“When your people are literally freezing in the winter and they’re without food and their without shelter and they’re without clothing and my own party refuses to help them, then why should I help the Republican Party?”
So, NOW he realizes this?(via abaldwin360)
There’s nothing “morally controversial” about sex work or any variation of the phrase.
What’s morally controversial is the way women are treated in comparison to men. And the way race and class only heighten these differences leaving poor women with few options. (And on that note, talk about how white feminists are morally controversial because we’re quick to ignore race issues and present this image that woc receive the same pay as white women. And then look at those sex positive feminists who are pro sex work but assume that sex work is a way to get out of poverty when really it’s only a way to survive but still remain in poverty) What’s morally wrong is leaving people with no other choice. Sex work shouldn’t be a topic of moral debate when you have to choose between staying alive and fucking some guy for money.
What’s morally wrong is how trans* people are forced into sex work because there’s not a place for them to have the resources they need. When LGBTQ people are kicked out of their families and homes because they’re not accepted (let’s talk morals with the cis white gay men who think marriage equality will solve this problem) It’s wrong to make a queer person choose between living in a household that’s dangerous and doing sex work or making someone decide whether it’s worth it to be a sex worker in order to pay for a place to stay, hormones, or surgery. Because for a lot of people, you transitioning is necessary for survival.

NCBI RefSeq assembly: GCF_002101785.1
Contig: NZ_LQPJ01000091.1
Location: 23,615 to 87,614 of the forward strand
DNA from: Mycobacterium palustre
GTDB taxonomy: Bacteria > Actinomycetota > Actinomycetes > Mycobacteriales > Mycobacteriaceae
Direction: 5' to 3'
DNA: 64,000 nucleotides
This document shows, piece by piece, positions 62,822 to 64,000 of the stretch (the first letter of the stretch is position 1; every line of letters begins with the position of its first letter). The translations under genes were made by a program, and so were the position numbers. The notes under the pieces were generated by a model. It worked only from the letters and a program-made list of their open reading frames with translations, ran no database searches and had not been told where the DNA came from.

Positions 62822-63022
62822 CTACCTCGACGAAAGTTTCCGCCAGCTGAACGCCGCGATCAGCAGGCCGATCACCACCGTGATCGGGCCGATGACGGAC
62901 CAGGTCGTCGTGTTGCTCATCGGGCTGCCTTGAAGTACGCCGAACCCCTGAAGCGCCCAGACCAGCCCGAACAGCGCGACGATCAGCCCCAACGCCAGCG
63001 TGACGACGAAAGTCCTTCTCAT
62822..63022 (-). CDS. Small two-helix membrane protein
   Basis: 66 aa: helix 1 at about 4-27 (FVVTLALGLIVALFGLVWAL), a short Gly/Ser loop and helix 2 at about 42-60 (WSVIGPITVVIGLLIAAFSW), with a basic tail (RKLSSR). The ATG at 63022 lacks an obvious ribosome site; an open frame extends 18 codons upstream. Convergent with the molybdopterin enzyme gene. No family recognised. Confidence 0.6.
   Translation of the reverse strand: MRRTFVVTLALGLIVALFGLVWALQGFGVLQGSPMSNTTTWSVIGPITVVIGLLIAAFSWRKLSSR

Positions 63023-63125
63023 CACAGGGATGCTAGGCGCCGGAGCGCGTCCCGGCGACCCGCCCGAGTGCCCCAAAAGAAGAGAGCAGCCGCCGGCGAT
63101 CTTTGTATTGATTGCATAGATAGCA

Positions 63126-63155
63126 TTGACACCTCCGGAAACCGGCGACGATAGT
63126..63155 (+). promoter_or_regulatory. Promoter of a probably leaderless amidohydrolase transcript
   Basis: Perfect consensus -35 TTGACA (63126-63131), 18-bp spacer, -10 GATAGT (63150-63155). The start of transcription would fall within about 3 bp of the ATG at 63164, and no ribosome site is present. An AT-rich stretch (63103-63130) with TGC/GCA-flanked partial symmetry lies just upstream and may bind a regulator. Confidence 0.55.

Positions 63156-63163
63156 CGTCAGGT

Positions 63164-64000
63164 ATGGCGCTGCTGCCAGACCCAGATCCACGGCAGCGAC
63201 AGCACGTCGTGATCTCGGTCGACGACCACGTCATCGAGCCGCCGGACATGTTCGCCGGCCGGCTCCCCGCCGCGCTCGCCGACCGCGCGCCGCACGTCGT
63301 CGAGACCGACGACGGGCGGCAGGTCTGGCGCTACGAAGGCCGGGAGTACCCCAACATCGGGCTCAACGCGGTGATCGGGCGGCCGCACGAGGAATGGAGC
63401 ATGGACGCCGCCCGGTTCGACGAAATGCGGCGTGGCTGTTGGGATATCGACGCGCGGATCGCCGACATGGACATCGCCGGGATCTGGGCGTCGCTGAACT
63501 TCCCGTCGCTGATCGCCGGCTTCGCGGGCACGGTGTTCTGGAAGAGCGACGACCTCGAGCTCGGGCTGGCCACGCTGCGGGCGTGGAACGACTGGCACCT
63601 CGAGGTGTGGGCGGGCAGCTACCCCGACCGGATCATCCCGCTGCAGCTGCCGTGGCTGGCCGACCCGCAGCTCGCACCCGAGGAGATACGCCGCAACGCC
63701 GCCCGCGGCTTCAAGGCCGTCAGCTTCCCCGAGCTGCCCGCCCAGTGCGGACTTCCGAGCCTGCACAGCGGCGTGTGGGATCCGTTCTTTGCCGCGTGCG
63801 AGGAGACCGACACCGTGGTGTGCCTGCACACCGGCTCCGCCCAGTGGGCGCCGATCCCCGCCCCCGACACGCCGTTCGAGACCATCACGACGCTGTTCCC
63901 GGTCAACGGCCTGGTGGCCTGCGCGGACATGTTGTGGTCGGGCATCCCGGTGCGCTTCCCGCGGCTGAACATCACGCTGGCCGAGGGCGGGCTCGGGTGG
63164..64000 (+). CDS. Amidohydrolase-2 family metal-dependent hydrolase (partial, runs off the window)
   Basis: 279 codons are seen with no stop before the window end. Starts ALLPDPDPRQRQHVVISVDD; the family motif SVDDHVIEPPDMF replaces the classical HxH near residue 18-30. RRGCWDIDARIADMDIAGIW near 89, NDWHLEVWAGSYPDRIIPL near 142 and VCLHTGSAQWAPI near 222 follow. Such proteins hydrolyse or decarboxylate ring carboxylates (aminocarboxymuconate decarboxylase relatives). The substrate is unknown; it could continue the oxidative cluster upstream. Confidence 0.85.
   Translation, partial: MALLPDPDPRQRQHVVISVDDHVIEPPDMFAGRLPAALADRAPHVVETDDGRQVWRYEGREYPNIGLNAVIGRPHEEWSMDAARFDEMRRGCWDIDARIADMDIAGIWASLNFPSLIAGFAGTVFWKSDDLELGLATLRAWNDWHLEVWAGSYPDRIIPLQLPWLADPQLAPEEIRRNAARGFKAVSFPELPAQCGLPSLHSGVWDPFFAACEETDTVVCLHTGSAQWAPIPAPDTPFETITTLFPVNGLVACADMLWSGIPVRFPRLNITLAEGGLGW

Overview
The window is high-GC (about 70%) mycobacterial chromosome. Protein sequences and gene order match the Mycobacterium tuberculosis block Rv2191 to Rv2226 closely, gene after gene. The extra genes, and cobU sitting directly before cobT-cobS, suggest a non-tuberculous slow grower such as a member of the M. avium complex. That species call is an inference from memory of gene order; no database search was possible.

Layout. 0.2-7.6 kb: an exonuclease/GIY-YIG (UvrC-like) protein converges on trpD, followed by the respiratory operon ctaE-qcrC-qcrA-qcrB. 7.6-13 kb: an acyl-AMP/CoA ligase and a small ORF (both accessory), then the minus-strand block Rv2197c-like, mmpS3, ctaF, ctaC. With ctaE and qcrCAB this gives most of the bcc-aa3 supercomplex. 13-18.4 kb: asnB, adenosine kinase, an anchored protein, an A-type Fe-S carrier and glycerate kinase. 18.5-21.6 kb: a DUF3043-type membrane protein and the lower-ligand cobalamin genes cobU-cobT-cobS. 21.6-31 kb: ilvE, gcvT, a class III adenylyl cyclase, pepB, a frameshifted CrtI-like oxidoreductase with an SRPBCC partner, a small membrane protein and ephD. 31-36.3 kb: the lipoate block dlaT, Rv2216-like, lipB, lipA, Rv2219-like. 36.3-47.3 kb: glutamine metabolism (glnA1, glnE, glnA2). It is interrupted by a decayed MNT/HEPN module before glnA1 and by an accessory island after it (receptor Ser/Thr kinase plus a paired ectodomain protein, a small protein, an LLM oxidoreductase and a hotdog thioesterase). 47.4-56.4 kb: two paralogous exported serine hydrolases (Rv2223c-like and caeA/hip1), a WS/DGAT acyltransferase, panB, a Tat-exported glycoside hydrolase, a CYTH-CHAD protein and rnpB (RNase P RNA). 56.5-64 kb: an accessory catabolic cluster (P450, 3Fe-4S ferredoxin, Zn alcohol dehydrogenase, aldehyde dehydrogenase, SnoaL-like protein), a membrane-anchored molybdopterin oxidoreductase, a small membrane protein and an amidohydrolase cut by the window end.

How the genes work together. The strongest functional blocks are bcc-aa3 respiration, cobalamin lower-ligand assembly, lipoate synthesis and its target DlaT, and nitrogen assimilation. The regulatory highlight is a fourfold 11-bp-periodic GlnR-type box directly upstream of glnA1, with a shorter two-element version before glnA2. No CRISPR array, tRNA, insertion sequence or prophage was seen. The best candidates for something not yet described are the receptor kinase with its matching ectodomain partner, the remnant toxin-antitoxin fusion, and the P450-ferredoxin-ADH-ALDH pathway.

How about people struggling with addiction but can’t get the help they need and are trapped in a destructive cycle because anyone with a problem is treated as if they brought it on themselves. When they’re struggling with addiction and use sex work to pay with it but can’t get treatment? That is what’s morally controversial.
If you want to talk morals, you need to talk about how capitalism breeds the perfect environment for sex work because it keeps people poor and transient. No one notices if a sex worker goes missing. But luckily, there will always be someone to take their place. Our education system feeds into this by forcing (incorrect) facts down our throats without preparing us with information that we really need to know so that we are doomed to fail (and then turn around and blame it on us). Or pushes people into college and then makes it so they can’t afford college. And then sex work becomes a way to take care of the debt that was piled up.
Talk about the way a person’s body is so policed that it’s not even their body anymore.
These are the things that are morally controversial and this is what needs to be discussed when you’re talking about sex work because sex work is not the problem. It has never been the problem and it will never be the problem.